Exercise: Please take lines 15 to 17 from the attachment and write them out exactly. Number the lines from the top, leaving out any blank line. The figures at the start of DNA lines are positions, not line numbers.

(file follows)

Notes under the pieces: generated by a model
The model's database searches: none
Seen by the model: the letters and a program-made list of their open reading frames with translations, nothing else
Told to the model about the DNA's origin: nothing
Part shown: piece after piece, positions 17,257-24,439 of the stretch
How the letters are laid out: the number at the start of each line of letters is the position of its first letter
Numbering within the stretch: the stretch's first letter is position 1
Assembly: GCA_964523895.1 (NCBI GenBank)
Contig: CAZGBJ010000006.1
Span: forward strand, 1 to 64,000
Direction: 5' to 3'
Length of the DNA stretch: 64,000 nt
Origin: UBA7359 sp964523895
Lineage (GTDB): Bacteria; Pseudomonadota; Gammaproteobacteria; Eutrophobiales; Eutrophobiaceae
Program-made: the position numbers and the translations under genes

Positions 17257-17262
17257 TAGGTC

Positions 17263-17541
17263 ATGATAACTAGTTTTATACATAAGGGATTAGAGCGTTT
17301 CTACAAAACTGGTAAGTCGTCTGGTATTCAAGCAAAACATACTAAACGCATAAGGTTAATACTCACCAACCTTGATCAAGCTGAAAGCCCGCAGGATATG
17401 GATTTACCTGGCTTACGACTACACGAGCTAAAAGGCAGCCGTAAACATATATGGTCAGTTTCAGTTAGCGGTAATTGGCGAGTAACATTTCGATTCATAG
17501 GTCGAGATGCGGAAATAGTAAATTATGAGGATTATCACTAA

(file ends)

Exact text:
Program-made: the position numbers and the translations under genes

Positions 17257-17262
17257 TAGGTC